When London-based broadcast journalist Ellie Jeffery was diagnosed with breast cancer that had spread to her lungs, liver, and bones, she was told she had only months to live. Not one to give up, Jeffery demanded a second opinion and started working on beating the cancer. Part of that struggle included vowing to get married to her fiancé, Tom Thostrup, despite her condition, and keeping people abreast of her illness via her blog "Written Off," so named because her first doctor had done just that—written her off as dead. Though she put up a hell of a fight, Jeffery died on May 18, 2012, two years after she was initially diagnosed. She was only 29.
Dying of cancer is often a long and painful process. To be able to face that pain every day is an achievement in and of itself. But to face that pain while also inviting others into your life and your story is eminently admirable. With Written Off, Jeffery gave people a glimpse at what cancer does to its victims, their families, and their loved ones. Sometimes it was funny, and other times it was very sad. But with every entry she wrote during the blog's year of existence, Jeffery gave cancer patients, cancer survivors, and others little parcels of inspiration and hope that even in the worst of times, life can be worth leading.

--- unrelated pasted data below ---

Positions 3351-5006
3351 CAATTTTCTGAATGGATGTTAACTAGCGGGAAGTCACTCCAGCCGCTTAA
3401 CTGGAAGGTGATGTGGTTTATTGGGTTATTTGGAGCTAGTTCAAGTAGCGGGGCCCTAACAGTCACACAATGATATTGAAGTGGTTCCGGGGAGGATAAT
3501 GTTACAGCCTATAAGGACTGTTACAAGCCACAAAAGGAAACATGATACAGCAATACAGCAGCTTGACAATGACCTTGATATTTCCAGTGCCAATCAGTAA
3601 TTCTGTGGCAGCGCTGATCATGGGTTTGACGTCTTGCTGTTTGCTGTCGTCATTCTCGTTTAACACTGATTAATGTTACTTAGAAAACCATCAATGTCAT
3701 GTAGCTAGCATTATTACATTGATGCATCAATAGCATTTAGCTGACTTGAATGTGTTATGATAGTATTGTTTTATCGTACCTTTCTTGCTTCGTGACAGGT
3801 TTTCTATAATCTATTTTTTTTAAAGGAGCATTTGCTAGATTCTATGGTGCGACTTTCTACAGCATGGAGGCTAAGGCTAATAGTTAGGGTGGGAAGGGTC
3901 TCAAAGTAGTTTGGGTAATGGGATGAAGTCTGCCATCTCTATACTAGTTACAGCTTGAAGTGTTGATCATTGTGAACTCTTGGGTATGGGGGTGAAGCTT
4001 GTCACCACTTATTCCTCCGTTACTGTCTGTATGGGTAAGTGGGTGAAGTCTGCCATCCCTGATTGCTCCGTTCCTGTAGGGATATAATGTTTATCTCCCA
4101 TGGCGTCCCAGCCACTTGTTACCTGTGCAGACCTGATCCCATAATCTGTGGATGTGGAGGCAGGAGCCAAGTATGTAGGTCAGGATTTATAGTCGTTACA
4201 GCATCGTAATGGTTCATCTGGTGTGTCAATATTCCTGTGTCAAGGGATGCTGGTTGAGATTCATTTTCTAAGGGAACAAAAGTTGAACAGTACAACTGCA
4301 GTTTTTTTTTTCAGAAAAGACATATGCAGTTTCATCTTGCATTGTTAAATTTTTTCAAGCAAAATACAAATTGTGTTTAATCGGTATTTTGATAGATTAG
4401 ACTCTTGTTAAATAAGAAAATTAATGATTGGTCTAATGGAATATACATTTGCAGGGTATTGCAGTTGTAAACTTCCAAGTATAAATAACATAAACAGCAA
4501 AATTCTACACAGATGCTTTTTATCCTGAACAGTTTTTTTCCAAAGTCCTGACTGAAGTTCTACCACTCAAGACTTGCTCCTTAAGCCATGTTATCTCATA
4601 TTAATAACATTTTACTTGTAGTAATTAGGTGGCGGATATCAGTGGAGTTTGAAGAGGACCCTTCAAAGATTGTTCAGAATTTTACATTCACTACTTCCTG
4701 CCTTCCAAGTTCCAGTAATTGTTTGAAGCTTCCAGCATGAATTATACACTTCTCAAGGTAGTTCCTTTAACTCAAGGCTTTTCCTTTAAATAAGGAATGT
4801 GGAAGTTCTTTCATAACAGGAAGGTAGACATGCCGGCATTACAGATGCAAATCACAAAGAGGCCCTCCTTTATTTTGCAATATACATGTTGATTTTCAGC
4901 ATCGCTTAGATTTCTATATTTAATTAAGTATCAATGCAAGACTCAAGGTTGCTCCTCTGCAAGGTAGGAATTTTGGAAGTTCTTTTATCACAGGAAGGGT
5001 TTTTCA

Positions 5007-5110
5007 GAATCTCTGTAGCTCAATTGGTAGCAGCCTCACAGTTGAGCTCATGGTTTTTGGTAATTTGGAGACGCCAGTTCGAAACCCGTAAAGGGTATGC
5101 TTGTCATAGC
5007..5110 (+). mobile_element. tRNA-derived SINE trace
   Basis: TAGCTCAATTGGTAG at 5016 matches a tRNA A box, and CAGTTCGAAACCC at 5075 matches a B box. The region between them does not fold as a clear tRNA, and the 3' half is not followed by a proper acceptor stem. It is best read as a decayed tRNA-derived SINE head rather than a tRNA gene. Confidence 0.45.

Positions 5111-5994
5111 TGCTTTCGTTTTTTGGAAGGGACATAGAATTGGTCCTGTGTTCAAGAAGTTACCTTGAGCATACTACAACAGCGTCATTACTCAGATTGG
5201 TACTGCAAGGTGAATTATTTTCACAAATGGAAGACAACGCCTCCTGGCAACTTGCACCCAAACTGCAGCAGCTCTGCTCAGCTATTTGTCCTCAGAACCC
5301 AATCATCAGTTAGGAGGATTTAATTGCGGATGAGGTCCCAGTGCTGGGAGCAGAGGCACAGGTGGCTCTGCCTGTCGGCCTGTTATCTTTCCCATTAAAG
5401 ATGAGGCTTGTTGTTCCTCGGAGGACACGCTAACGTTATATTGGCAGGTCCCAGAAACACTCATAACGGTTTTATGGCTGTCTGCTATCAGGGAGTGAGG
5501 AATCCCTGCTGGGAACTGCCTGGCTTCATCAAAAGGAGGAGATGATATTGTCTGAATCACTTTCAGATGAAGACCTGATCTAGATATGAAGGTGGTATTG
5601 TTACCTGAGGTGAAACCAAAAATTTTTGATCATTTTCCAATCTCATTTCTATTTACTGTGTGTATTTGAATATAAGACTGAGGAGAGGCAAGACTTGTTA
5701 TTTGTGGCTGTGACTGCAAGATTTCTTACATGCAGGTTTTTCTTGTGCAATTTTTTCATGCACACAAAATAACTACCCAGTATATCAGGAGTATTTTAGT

Perhaps no Written Off entry summarizes Jeffery's ballsy, can't-quit attitude better than her last, penned just a month before she died and two months before she was scheduled to be married. She wrote it after a house shopping trip with Thostrup. In retrospect, it's both beautiful and haunting:
Sometimes it doesn’t feel real; how could all of this have happened to me? How did I come to be in such an unlucky situation? I don’t feel bitterness towards others, for what they have, but I can’t help but look around in restaurants and on the Tube and see healthy people with their whole lives ahead of them. I can honestly say I wouldn’t want anyone else’s life but I do envy their health.
On our way back from a house viewing the other day I had to tell Tom that something had been nagging at me whilst we noseyed around other people’s homes. I was scared that we would find a new place, move in and then if I died he would be stuck in a three-bedroom house on his own. He reminded me, and I know he’s right, that we can’t live our lives like that. If we’d believed the stats we wouldn’t be having a wedding in two months time; if you let the cancer take over completely then you’re letting it win before you die.